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Transfer of Goods – Transfer of Culture: Jewish families and the tobacco monopoly in the Habsburg Monarchy

Despite several studies on the history of tobacco trade, the role of Jews in this important economic activity is a considerably under-researched topic. While some historians have hinted at the importance of the tobacco trade for modernization and acculturation processes of Jews in the Habsburg Empire, a systematic and comprehensive study on the subject is still lacking in Jewish history. The proposed project aims at filling this lacuna by collecting genealogical material on Jewish tobacco leasers, subcontractors and traders in the Habsburg Monarchy between mid-eighteenth and mid-nineteenth century.

The carriers of affluent leaseholders like d’Aguilar, Hönig, Dobruschka testify to the extraordinary the positions individual Jews could hold in the Habsburg Monarchy. At the same time, the phenomenon of tobacco consortiums and subcontractors seems no less remarkable. By providing a solid material basis, the Jews in the tobacco business secured the upward-mobility of future generations, which in turn produced an impressive number of intellectuals. While fathers traded in tobacco, their progeny busied themselves with the transmission of secular culture.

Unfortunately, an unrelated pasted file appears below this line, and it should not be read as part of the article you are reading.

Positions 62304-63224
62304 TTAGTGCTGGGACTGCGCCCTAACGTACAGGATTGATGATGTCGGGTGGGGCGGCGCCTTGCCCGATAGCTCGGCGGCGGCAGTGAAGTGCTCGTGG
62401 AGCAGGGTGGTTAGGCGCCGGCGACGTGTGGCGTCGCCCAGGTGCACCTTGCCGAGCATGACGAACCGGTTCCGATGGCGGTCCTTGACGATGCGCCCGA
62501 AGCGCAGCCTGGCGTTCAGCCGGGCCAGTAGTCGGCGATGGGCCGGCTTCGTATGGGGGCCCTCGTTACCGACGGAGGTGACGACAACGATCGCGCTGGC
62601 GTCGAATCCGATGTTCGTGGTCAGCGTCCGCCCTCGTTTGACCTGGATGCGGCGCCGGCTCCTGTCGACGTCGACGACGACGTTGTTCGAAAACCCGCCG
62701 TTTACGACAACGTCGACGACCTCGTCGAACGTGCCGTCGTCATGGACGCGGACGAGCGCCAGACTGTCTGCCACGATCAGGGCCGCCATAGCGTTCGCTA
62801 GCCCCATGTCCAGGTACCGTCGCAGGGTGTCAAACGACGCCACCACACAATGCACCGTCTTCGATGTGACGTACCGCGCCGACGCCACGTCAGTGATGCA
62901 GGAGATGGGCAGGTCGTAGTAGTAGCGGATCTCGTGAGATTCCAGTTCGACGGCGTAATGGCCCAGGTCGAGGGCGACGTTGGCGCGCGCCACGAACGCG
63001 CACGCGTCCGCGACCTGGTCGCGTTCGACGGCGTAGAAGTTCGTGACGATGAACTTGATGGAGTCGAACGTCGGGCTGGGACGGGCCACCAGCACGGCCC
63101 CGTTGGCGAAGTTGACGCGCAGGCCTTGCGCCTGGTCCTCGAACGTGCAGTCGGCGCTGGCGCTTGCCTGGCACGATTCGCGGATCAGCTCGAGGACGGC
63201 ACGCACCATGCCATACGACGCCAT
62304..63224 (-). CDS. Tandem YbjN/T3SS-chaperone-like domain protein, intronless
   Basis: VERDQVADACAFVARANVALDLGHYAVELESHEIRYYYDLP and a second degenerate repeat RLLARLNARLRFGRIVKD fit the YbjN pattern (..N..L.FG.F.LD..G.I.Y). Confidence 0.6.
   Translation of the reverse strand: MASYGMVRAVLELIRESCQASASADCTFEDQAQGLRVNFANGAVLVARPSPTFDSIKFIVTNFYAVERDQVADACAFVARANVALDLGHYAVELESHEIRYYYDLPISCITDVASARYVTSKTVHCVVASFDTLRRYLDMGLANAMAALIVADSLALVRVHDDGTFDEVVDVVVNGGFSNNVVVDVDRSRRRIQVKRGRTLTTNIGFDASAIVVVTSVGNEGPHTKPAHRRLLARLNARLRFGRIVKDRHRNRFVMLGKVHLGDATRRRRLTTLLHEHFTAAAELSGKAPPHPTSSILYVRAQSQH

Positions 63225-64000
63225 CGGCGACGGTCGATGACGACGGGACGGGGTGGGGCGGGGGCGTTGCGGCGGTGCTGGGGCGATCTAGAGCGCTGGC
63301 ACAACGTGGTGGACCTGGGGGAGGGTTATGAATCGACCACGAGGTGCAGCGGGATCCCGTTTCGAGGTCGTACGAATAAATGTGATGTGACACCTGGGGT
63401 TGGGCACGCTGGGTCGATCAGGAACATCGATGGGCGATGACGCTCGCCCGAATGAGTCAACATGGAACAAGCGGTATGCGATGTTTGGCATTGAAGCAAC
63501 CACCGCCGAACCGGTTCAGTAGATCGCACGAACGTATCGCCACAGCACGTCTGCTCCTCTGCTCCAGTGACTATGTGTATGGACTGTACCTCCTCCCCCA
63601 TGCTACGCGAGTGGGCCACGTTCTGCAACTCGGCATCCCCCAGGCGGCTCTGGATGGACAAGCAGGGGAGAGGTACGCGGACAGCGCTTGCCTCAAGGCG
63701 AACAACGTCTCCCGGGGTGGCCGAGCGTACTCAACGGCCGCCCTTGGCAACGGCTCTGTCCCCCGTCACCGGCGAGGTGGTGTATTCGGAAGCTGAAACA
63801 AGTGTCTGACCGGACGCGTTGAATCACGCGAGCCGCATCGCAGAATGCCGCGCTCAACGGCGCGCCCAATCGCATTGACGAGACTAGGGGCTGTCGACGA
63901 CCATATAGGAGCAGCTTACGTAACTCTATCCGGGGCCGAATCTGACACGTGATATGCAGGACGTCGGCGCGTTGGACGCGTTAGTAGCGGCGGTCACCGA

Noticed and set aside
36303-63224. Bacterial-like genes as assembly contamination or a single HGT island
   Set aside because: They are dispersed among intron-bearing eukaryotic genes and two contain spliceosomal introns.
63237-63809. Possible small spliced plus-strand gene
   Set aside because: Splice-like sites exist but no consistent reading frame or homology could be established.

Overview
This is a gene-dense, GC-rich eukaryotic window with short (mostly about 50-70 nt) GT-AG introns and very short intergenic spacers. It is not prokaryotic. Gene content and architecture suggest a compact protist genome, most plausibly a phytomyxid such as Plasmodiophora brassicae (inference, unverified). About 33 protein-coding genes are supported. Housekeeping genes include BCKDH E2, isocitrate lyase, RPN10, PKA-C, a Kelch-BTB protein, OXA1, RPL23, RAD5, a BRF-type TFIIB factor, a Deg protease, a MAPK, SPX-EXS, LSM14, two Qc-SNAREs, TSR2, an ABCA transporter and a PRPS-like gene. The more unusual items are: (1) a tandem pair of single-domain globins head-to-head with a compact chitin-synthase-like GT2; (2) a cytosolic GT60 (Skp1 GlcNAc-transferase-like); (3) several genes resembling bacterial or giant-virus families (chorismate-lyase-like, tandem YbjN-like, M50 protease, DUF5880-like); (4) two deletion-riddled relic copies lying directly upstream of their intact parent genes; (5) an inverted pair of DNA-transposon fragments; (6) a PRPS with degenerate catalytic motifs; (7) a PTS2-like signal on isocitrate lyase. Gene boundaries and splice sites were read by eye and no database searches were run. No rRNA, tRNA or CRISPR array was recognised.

For the first time, prosopographic data on Jewish families in the tobacco business of the Habsburg Monarchy will be collected systematically and used for genealogical analysis, as well as for an investigation of the role of family-networks for the acculturation of Habsburg Jewry and for cultural transfer in general.

This study will be conducted by Dr. Louise Hecht, at the Kurt and Ursula Schubert Center for Jewish Studies at Palacky University in Olomouc (Czech Republic).

Click here for the project abstract.

Click here for a paper on this study, as delivered at the 16th Congress of the World Union of Jewish Studies (Jerusalem, July 2013).